This metaphor becomes relevant to Artists and True Fans because our culture can get obsessed with ideas of style and demographic. When an artist relies on such intense personal commitment from such a small population, it’s like an animal that relies solely upon the fruit of one tree to survive. This is a recipe for extinction. Distinctions between demographics resemble mountain ranges set up to divide one population from another. I prefer a world where no barriers exist between audiences as they define themselves and the art they love. I want a world of mutts and cross-pollinators.  I would feel more comfortable if I thought I had a broader base of people interested in my work, not just preaching to the choir.”

A world of mutts and cross-pollinators? Count me in!

Kelly returns with a roundup of what he has heard from other artists, and more doubts. Is the number 5000? Or does it start creeping back up towards stardom again?

“Micro patronage has always been an option, and indeed a part of, most artist’s livelihood. What is different now is the reach and power of technology, which makes it much easier to match up an artist with the right passionate micro patrons, keep them connected, serve them up created works, get payment from them directly, and nurture their interest and love.”

No definitive conclusions, but all worth a read…

(A hat tip to whomever added the original link to the cre8camp Portland page.)


In the midst of our virtual-instrument-on-laptop era, it’s so refreshing to see and hear new physical and tangible sound-making devices.

On Sunday, NPR profiled Ranjit Bhatnagar, who made a new instrument every day in February:

“For a long time,” Bhatnagar says, “I thought that there was no place for me in music because I have no formal training. I found that there’s a space for experimenting, for making my own music. I really want to encourage everybody to get out there, make some instruments, make some sounds. Maybe what they make will be beautiful, maybe it’s not, [but] you should enjoy it either way.”

Here’s a video of him cranking his Möbius music box:

I like the koto-esque bend built in to this one:

And a motor moving beads against the head of a drum:

More images and videos on Flickr and Thing-a-day.


Unravel, Unplugged

February 18, 2009

in Music,Video

I’ve always loved this abridged, quasi-18th century version of Björk’s “Unravel”, and I just stumbled across it again…

There’s just not enough clavichord in pop music these days…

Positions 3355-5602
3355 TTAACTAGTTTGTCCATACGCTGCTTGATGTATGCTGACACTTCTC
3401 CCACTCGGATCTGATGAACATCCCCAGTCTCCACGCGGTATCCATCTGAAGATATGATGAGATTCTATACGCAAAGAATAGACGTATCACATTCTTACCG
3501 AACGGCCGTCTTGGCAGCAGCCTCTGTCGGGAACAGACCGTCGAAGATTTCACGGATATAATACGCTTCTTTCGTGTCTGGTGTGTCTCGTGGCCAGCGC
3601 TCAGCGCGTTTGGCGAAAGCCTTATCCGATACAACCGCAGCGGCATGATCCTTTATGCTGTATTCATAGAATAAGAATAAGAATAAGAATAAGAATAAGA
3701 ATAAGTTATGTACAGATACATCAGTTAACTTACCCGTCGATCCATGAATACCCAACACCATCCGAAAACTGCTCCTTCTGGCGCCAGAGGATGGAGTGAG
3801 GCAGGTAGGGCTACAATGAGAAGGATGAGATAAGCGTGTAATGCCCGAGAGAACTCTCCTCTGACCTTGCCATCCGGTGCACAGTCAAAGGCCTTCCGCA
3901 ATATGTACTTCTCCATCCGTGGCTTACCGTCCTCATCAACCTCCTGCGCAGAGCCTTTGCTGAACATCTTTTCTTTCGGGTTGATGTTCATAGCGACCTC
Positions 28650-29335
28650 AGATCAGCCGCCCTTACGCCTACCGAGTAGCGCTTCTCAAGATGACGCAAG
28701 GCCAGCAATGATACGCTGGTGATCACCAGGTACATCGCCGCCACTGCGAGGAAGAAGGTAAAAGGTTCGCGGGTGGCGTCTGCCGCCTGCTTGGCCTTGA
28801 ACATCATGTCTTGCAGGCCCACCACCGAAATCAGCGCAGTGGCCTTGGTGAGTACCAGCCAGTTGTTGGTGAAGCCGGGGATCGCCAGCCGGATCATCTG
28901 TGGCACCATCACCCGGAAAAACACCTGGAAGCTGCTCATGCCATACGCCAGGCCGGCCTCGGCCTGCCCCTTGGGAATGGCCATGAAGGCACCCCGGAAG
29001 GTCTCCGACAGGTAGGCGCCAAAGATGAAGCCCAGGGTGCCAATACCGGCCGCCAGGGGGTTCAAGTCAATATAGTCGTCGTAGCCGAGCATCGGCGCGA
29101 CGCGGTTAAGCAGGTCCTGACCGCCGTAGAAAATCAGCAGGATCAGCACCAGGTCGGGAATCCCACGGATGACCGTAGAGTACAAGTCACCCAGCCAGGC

The Really Terrible Orchestra

January 16, 2009

in Music

Creative expression requires the willingness to be not-great, especially when first starting to work on a new piece or in a new medium. That’s particularly difficult for perfectionists and those who have achieved expertise and prestige in other fields.

In a delightful op-ed, Alexander McCall Smith writes of his participation in an ensemble of unabashed amateurs:

Some years ago, a group of frustrated people in Scotland decided that the pleasure of playing in an orchestra should not be limited to those who are good enough to do so, but should be available to the rankest of amateurs. So we founded the Really Terrible Orchestra, an inclusive orchestra for those who really want to play, but who cannot do so very well. Or cannot do so at all, in some cases.

My own playing set the standard. I play the bassoon, even if not quite the whole bassoon. I have never quite mastered C-sharp, and I am weak on the notes above the high D. In general, I leave these out if they crop up, and I find that the effect is not unpleasant. I am not entirely untutored, of course, having had a course of lessons in the instrument from a music student who looked quietly appalled while I played. Most of the players in the orchestra are rather like this; they have learned their instruments at some point in their lives, but have not learned them very well. Now such people have their second chance with the Really Terrible Orchestra.

There is now no stopping us. We have become no better, but we plow on regardless. This is music as therapy, and many of us feel the better for trying. We remain really terrible, but what fun it is. It does not matter, in our view, that we sound irretrievably out of tune. It does not matter that on more than one occasion members of the orchestra have actually been discovered to be playing different pieces of music, by different composers, at the same time. I, for one, am not ashamed of those difficulties with C-sharp. We persist. After all, we are the Really Terrible Orchestra, and we shall go on and on. Amateurs arise — make a noise.


  1. Apple announces all songs in the iTunes store will be free of Digital Rights Management (DRM) limitations.
  2. Nine Inch Nails’ Ghosts I-IV was the top-selling album on Amazon for 2008, even though it was available for free all over the internet. Creative Commons is touting the success.

Additional point:

I remember reading an interview with David Bowie years ago in which he complained that he had a ton of material recorded and mixed that no major record label would release.  Why?  ‘Brand dilution’ — the fear that it was too different from Bowie’s more mainstream material, and that releasing too much music would diminish overall sales.  (I’ve never quite understand why this should bother a man who is already a billionaire…)

It is unlikely that any traditional record company would have ‘allowed’ Trent Reznor to release this kind of work under the Nine Inch Nails name. Nearly two hours of instrumentals from a band whose hits have been pop-industrial? Not the kind of risk the majors would likely take. But Mr. Reznor is smart enough to let fans make their own decisions — and they have.


Cappella Romana, rehearsing for a recent concert:


Heard, On High

December 25, 2008

in Music,Video

For those of you who celebrate Christmas:


Sixty Years On

December 10, 2008

in History,Music

Afropop Worldwide devoted their entire show this week to the commemoration of the 60th anniversary of the Universal Declaration of Human Rights. Host Georges Collinet intermixed songs and interviews with his reading of articles from the Declaration.

The word commemoration, while appropriate, sounds so funereal. Can we imagine a day when we could, without hesitation, use the word celebration instead?